The decline’s impact on courses is stark. More golf courses closed than opened in 2014—extending a nine-year trend, according to the National Golf Foundation. And the number of course closures has sped up, averaging 137 a year since 2011, according to golf-industry research firm Pellucid.

“It’s been a tough go for course operators,” said Milt Thompson, an Indianapolis-based attorney, sports marketer and co-owner of The Trophy Club, a high-end daily-fee course in Lebanon.

So how has GGP managed to grow so dramatically when the industry is stuck in a sand trap?

“Our partners have a unique, diverse set of skills,” McIntee said. “And we’re open to new things.”

The elder Rodems is “a brilliant agronomist,” McIntee said, “who spends hours each day pondering the finer points of Zoysia grass versus Bermuda.”

Chief Financial Officer Mike Shaw, who formerly worked at Crooked Stick Golf Club in Carmel and Bear Slide Golf Club in Cicero, has a background in commercial real estate and golf facility management, as well as a degree and experience in turf management.

“This makes him a real-deal, one-of-a-kind asset both in the office and in the field,” McIntee said. “When it comes to the costs of operating a course, he doesn’t take anybody’s word for it.”

Rodems’ son, Tony, who graduated from Indiana University with a business degree and serves as vice president of business development, “is part tech geek and part marketing aficionado,” McIntee said, adding that he’s helped launch marketing campaigns via social media, direct email and text messaging for the company’s courses.

Straightforward strategy

GGP’s strategy: Use its vast golf experience to cut costs and improve services and cross-market managed courses while using economies of scale to further drive down costs.

For instance, GGP was able to cut $400,000 from the annual budget at Eagle Creek Golf Course in Findlay, Illinois, primarily by instituting a better turf management program, McIntee said. Cutting costs doesn’t mean neglecting courses, he added.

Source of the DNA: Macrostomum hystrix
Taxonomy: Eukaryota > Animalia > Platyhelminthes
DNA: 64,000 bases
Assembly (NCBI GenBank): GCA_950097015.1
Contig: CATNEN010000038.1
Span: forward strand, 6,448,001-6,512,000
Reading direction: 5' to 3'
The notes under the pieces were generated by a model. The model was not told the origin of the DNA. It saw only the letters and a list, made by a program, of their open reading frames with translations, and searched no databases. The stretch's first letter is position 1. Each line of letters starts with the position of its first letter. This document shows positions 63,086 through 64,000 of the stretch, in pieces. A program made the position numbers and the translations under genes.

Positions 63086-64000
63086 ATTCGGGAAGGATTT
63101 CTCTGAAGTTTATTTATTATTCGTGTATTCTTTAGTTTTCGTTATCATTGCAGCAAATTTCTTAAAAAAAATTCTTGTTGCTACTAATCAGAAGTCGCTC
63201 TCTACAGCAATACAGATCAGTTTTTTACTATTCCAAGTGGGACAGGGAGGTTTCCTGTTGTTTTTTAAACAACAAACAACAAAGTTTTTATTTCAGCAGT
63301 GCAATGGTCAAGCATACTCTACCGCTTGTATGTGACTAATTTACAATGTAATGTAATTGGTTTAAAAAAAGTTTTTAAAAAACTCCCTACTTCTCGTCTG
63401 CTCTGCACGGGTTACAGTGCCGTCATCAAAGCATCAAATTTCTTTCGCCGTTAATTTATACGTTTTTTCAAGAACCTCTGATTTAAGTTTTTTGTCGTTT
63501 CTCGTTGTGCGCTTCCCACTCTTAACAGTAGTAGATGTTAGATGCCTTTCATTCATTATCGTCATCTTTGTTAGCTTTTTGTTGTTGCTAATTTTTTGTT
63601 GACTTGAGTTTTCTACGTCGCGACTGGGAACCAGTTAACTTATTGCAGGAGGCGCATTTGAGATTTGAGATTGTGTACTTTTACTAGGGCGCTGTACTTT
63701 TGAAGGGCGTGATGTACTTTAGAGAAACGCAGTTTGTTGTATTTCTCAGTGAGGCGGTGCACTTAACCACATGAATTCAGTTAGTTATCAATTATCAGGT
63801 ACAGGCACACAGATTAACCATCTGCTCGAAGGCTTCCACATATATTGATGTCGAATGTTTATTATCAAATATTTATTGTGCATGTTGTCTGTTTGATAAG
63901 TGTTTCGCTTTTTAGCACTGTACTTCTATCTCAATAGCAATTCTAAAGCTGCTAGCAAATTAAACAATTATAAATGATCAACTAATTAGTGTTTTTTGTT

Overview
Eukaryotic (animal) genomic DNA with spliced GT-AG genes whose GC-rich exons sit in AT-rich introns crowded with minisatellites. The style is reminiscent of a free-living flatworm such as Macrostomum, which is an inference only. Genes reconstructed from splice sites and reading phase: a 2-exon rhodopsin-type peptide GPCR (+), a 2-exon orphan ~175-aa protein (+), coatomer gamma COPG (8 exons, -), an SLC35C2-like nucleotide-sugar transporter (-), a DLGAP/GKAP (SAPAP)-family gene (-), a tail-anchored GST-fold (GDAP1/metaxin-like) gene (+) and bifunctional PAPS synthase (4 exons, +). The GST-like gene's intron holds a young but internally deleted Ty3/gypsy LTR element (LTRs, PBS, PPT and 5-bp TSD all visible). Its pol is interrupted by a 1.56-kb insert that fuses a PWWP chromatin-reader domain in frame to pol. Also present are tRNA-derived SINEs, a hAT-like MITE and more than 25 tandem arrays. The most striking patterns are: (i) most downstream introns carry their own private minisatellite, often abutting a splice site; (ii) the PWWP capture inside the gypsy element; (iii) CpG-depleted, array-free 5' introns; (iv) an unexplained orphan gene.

Stephen Jouzapaitis, owner of the Kemper Lakes Golf Club in Kildeer, Illinois, said GGP upgraded customer service and redesigned and improved the golf course while growing membership dues at a double-digit percentage clip in the first year of their management deal.

Micah Maxwell, town manager for Belleair, Florida, which owns the Belleview Biltmore Golf Club, said when GGP took over operations of that course last year, the company upgraded the course’s fairways, greens and sand traps as well as the facility’s bathrooms and golf carts.

“They made massive changes, but they did it with our input,” Maxwell said. “They’ve been very collaborative and inclusive and that’s helped grow the business.”

For the third straight year, the average daily rate across all its courses has gone up—almost 3 percent annually, GGP officials said. That comes at a time golf courses nationally are slashing greens fees.

“People will pay for a good product,” McIntee said.

Outside the lines

McIntee, who co-founded and owned an adventure sports company before his golf career, scoffs at the idea that golf clubs and courses must always conform to tradition. Fun should also be a priority, he said.

In that vein, GGP-managed courses have embraced a variety of non-golf activities including foot golf (a game of trying to kick a soccer ball into a hole), concerts, movie nights and tent camping on courses.

At Kemper, home of the 1989 PGA Championship and numerous other professional tournaments, GGP staffers host fly-fishing lessons every Tuesday night. The club’s banquet hall recently hosted a Golden Gloves boxing tournament.

“We’ve realized assets at a course go beyond golf,” McIntee said. “People want different things. We want to be your source for incremental spending. You want to play golf or need golf balls, we’re your guys. You want to have a Bloody Mary, we’re your guys.”•